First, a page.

Not far away, sits the “Lincoln Gun,” perched on a mount in the center of the fort. Cast in 1860, this is the first 15-Rodman cannon, named for Lincoln in 1862.
After the war, one of Fort Monroe’s casemates was a prison cell for Confederate President Jefferson Davis during a two-year stay at the fort. (For more, see our story on visiting Fort Monroe.)
Fort Monroe: Active in Defense
Fort Monroe was a military base for 192 years, longer than any other installation in U.S. history. That status wasn’t ceremonial, but based on an ongoing evolution of the fort’s very real role in coastal protection.
It was home to the Army’s Artillery School from 1824 to 1906 and then the base of the Coast Artillery School from 1907 to 1946. In 1917, the first submarine net in the United States was strung between Fort Monroe and Fort Wool.
During World War II, the fort was equipped with the latest coastal defense technology, from "3-inch rapid fire guns to 16-inch guns capable of firing a 2,000 pound projectile 25 miles. In addition, the Army controlled submarine barriers and underwater mine fields." In the 1970s, the Army moved its Training and Doctrine Command Division (which deals with attracting and training recruits) to the fort. It remained there until the base was closed September 15, 2011, under the Base Realignment and Closure Act of 2005.
The Future Looms
With Superintendent Kirsten Talken-Spaulding just appointed late last year, National Park Service management at Fort Monroe National Monument is transitioning through the “usual” start-up procedures.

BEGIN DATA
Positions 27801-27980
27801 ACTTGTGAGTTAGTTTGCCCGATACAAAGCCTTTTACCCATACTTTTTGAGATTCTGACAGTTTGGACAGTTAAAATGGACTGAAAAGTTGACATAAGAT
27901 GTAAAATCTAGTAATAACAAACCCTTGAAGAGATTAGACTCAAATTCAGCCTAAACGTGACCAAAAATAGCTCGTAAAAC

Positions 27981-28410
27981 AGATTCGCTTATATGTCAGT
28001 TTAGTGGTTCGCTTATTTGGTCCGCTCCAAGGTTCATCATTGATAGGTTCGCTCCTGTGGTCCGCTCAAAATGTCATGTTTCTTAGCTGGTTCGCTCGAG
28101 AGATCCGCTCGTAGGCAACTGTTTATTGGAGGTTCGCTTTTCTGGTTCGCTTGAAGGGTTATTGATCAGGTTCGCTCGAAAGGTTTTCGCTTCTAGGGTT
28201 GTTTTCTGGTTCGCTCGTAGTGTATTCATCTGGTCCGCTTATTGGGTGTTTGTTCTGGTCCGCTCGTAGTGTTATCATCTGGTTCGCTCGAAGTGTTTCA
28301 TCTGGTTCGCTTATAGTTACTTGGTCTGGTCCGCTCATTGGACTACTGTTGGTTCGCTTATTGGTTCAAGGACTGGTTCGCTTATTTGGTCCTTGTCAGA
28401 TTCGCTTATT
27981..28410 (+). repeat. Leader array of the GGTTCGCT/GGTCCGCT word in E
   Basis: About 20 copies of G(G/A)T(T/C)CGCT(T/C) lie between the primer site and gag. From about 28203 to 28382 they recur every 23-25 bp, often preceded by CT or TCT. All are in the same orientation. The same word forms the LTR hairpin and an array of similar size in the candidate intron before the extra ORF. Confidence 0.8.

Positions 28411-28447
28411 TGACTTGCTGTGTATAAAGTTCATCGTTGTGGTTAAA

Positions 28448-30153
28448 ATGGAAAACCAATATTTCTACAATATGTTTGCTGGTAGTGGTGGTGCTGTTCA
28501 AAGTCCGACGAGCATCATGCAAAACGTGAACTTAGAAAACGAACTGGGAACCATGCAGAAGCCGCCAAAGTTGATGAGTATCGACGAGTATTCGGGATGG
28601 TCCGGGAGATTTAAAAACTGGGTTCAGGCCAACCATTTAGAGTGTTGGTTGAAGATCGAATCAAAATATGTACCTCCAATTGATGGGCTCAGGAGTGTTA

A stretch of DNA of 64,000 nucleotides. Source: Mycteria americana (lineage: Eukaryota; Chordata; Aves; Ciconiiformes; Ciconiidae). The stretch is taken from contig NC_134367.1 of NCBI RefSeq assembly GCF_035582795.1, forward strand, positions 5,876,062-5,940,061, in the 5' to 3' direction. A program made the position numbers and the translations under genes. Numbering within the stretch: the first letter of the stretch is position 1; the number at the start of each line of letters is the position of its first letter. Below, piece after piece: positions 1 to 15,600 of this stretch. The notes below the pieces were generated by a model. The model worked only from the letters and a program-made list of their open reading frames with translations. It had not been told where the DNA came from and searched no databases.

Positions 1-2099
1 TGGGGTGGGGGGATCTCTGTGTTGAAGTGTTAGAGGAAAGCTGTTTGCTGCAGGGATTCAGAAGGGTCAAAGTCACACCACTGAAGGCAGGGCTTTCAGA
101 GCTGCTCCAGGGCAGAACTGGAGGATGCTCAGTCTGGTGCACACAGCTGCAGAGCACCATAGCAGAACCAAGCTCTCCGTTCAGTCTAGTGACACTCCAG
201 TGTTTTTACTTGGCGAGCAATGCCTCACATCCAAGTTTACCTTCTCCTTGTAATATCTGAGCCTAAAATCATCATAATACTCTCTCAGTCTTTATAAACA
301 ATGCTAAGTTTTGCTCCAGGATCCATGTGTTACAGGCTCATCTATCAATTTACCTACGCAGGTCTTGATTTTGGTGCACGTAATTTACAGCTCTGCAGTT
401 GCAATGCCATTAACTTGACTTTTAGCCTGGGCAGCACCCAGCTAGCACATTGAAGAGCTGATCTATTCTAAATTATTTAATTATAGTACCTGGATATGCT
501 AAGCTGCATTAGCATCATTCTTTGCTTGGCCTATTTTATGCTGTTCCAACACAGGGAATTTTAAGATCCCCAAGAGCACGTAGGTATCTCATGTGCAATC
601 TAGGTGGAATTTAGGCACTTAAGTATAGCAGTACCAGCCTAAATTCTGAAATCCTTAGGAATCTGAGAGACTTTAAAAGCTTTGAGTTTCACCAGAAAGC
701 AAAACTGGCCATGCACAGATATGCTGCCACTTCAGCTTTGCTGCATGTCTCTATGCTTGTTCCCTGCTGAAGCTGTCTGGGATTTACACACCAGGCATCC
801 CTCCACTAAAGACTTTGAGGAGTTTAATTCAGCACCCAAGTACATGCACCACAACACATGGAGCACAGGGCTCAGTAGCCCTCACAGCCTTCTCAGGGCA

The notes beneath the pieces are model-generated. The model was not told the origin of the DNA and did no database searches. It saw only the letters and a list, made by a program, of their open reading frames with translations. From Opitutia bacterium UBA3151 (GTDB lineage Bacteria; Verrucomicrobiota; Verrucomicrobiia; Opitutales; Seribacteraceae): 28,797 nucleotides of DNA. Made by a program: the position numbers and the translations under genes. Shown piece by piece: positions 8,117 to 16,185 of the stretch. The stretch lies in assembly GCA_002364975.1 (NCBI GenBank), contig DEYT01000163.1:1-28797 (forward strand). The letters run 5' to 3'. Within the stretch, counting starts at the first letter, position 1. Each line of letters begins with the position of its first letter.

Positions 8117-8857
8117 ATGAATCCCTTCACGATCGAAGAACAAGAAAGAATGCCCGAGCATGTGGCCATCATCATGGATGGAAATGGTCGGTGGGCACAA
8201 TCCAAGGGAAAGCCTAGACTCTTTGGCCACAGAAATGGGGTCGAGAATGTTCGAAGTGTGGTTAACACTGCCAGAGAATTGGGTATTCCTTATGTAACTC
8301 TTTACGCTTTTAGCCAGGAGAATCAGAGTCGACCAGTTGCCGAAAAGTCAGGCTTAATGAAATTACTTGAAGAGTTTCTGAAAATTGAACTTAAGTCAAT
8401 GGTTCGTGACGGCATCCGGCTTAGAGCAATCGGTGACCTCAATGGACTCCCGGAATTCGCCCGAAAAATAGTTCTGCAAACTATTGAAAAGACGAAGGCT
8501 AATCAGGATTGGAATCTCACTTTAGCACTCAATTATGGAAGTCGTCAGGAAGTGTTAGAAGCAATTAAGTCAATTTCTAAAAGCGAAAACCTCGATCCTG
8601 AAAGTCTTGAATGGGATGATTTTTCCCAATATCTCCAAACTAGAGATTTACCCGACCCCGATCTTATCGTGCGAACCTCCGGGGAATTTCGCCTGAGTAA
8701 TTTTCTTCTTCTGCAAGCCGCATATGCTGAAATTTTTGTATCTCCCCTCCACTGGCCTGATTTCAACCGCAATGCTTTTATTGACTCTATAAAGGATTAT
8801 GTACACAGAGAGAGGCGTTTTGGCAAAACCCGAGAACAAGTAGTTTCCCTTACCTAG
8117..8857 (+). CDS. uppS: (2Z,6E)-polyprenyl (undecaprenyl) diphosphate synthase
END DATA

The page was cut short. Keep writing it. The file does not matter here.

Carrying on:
But only 325 acres of the 565-acre sandy isle off the coast of Hampton, Virginia, is national monument acreage.
In the 1838 deed, Virginia stipulated that if the “United States should ever abandon the said lands and shoals,” it would revert to the state of Virginia. That reversion is under way, with the Fort Monroe Authority moving forward with plans to preserve and likely further develop the 240-acres of this seaside spit that are not national monument. The goal: historic preservation and commercial diversification of the area with a focus on environment sustainability and financial self-sufficiency.
Some locals fear that future, having wished President Obama had drawn a much bigger boundary around the national monument he created in 2011 with the use of the Antiquities Act. In fairness, until President Obama declared the national monument, there was doubt even that would happen.
The Citizens for a Fort Monroe National Park lobbied for park status at Fort Monroe—and recently won awards for that effort from the National Parks Conservation Association and the Civil War Trust. They urge that the two separate parcels of national monument property (the fort itself and the northern beach area) be connected and that less of the land surrounding the fort be open to redevelopment schemes.
For now, the area’s extensive, paved waterside bike path, kid-friendly, enticing bayside beaches, and free saltwater fishing at Engineer’s Pier, are drawing fans. Any visitor would do well to consider making Fort Monroe a multi-activity, daylong experience (see our story on visiting the fort).
Former military recreational amenities, including the pool, beach and restaurant of the Paradise Ocean Club, are soliciting for members. There’s also the Bay Breeze Conference Center and restaurant offering event catering.
While the intensive public input and planning process for the private land part of the peninsula is under way—a process that promises to be lively—the new national monument is also starting its solicitation of public input for planning purposes.
All of that promises to draw a major surge of new visitors. Anyone touring the fort for the first time pretty readily realizes how special this area is and how carefully, and consensually, change should come. It’s pretty rare when one of the nation’s oldest and most pivotal military and cultural monuments gets a chance to hit the reset button on the future.
When those sites occupy a pristine, priceless piece of lightly developed coastline in a burgeoning urban area—the burden of balancing past and future is weighty, indeed.